Additionally, AWS Cloud Development Kit (CDK) is now generally available with support for TypeScript and Python. AWS CDK makes it easier for developers to use high-level construct to define cloud infrastructure in code, said Martin Beeby, AWS principal developer evangelist, in a demo.

AWS seeks to keep the cloud secure

Vogels also used part of his AWS Summit talk to reiterate AWS’ views on security, as he did at the recent AWS re:Inforce conference dedicated to cloud security.

“There is no line in the sand that says, ‘This is good-enough security,'” he said, citing newer techniques such as automated reasoning as key advancements.

Werner Vogels, AWS CTO
Werner Vogels, CTO of AWS, on stage at the AWS Summit in New York.

Classic security precautions have become practically obsolete, he added. “If firewalls were the way to protect our systems, then we’d still have moats [around buildings],” Vogels said. Most attack patterns AWS sees are not brute-force front-door efforts, but rather spear-phishing and other techniques: “There’s always an idiot that clicks that link,” he said.

The full spectrum of IT, from operations to engineering to compliance, must be mindful of security, Vogels said. This is true within DevOps practices such as CI/CD from both an external and internal level, he said. The first involves matters such as identity access management and hardened servers, while the latter brings in techniques including artifact validation and static code analysis.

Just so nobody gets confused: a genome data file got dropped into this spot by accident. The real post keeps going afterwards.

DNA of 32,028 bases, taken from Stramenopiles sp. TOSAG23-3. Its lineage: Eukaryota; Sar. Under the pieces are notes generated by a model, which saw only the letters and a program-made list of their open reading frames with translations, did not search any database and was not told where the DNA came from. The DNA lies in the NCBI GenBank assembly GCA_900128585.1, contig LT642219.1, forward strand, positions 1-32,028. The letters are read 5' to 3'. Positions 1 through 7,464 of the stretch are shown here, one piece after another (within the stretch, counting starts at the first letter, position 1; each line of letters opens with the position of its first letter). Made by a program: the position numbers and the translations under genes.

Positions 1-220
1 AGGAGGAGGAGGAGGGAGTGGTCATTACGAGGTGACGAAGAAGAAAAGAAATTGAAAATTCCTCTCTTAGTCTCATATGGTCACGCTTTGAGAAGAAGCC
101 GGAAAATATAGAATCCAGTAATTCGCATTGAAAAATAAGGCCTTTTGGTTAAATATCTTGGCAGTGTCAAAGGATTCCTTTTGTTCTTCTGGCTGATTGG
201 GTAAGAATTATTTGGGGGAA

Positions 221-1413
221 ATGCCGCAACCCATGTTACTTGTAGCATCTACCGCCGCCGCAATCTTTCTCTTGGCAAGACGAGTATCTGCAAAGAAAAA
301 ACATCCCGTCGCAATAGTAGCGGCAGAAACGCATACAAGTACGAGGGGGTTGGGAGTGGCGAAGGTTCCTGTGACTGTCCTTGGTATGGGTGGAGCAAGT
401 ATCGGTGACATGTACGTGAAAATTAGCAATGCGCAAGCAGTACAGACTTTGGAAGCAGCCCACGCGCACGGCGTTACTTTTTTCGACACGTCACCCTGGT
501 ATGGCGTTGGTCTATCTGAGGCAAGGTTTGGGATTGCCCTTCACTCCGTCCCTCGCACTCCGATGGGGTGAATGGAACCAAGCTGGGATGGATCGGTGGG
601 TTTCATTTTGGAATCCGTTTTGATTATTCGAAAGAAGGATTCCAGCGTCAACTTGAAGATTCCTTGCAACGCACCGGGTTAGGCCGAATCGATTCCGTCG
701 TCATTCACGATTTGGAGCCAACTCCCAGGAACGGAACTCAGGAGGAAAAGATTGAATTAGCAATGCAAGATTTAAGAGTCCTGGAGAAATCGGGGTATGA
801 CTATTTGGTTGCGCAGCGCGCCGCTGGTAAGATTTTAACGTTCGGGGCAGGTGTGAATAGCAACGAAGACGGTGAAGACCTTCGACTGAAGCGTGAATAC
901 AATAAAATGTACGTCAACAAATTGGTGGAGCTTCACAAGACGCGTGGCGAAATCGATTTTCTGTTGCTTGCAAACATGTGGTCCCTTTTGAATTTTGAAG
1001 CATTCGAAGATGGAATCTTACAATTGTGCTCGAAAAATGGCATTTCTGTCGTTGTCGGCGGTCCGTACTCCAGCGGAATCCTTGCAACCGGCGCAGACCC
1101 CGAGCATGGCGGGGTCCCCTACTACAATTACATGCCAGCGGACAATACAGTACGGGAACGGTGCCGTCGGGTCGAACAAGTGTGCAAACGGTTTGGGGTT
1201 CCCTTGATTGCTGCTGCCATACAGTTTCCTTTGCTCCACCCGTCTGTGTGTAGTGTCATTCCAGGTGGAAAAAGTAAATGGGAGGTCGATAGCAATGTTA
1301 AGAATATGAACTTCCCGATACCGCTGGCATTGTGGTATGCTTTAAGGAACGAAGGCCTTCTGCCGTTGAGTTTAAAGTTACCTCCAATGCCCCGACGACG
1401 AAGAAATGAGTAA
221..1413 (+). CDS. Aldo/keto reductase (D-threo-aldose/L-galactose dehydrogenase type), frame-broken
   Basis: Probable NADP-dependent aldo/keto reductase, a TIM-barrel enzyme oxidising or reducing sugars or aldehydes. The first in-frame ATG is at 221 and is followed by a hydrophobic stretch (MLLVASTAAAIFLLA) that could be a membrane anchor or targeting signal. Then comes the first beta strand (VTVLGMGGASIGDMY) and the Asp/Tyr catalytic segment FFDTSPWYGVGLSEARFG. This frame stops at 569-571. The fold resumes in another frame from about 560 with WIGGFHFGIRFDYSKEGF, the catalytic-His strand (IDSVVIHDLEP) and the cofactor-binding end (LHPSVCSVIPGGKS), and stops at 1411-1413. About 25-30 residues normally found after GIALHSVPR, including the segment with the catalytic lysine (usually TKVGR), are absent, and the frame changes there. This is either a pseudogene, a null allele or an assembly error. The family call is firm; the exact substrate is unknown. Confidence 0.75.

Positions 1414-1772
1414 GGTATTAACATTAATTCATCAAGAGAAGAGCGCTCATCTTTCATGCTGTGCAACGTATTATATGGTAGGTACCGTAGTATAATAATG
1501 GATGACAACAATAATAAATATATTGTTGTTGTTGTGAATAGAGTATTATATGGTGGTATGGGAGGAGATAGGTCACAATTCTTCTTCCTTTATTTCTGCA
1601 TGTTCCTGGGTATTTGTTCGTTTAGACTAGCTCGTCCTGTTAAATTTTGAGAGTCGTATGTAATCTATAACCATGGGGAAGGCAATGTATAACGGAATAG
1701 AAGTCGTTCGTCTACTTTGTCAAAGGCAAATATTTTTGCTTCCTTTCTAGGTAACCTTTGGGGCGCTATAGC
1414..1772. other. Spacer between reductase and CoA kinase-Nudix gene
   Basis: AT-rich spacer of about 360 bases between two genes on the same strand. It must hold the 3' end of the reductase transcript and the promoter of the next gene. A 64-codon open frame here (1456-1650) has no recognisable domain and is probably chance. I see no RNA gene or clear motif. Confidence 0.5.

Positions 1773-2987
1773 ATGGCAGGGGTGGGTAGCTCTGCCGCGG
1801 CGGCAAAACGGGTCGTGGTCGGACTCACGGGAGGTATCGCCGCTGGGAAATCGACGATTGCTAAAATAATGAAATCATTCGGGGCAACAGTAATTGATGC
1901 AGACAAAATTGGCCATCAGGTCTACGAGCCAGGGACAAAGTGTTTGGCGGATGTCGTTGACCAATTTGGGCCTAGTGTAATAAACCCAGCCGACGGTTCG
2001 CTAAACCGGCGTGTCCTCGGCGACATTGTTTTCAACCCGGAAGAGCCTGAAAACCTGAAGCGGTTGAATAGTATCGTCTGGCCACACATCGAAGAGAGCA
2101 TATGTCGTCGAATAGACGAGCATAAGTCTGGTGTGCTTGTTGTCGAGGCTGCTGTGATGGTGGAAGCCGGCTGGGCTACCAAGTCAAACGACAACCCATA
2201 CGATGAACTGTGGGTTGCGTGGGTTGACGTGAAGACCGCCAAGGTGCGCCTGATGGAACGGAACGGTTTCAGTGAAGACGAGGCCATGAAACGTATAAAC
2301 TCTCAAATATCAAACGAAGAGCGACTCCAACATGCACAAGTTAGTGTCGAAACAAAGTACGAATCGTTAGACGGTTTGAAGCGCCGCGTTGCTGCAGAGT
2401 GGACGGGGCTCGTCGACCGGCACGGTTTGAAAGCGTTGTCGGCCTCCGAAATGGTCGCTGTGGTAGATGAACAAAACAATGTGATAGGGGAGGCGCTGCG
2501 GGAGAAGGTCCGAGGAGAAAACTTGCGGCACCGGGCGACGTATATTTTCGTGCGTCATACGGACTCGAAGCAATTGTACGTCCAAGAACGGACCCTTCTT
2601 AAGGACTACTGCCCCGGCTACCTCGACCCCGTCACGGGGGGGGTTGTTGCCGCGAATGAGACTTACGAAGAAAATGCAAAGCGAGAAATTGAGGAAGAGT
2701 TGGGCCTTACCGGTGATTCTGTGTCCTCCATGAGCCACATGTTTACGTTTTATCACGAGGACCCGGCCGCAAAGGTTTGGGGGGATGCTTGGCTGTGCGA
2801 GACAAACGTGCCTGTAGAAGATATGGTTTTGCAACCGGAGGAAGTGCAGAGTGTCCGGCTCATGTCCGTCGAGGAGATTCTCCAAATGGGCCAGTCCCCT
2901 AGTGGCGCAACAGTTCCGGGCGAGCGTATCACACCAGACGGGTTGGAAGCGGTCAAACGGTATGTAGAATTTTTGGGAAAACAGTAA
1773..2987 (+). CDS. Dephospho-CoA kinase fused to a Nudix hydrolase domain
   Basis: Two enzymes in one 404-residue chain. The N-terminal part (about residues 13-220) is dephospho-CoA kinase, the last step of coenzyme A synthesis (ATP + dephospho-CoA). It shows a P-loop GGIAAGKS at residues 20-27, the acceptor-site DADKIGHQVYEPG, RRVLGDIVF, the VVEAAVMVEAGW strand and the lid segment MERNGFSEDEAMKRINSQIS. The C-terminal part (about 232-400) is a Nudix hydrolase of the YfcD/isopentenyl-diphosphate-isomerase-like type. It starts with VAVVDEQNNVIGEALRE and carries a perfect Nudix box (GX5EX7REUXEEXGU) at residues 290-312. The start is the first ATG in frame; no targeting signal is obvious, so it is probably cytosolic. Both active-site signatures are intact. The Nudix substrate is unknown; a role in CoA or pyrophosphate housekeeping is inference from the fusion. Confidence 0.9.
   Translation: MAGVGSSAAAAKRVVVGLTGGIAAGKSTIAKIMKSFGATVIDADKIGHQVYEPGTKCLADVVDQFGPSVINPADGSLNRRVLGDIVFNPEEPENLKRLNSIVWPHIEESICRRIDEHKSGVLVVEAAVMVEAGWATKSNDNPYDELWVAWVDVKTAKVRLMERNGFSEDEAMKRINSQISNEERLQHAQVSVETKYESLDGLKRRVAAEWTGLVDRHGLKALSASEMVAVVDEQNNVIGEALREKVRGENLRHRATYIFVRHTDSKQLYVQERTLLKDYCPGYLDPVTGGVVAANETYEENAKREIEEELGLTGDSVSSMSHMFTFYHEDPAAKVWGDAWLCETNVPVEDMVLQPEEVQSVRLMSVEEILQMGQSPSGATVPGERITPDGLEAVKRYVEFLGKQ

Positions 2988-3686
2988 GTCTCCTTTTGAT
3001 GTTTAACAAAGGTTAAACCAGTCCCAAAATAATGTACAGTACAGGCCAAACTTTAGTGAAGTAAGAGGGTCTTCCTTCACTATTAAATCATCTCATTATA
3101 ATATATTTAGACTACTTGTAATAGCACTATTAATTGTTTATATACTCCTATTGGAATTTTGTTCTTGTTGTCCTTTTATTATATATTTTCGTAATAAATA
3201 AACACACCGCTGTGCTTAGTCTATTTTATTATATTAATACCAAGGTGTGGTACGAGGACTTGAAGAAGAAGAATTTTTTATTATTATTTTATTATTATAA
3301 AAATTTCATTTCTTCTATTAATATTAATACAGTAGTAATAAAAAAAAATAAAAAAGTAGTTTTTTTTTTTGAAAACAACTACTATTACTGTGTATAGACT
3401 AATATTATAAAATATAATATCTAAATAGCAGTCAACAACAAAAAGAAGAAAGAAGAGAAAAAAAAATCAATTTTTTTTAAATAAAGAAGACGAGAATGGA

AWS Summit draws veteran customers and newcomers

The event at the Jacob K. Javits Convention Center drew thousands of attendees with a wide range of cloud experience, from FINRA to fledgling startups.

“The analytics are very interesting to me, and how I can translate that into a set of services for the clients I’m starting to work with,” said Donald O’Toole, owner of CeltTools LLC, a two-person startup based in Brooklyn. He retired from IBM in 2018 after 35 years.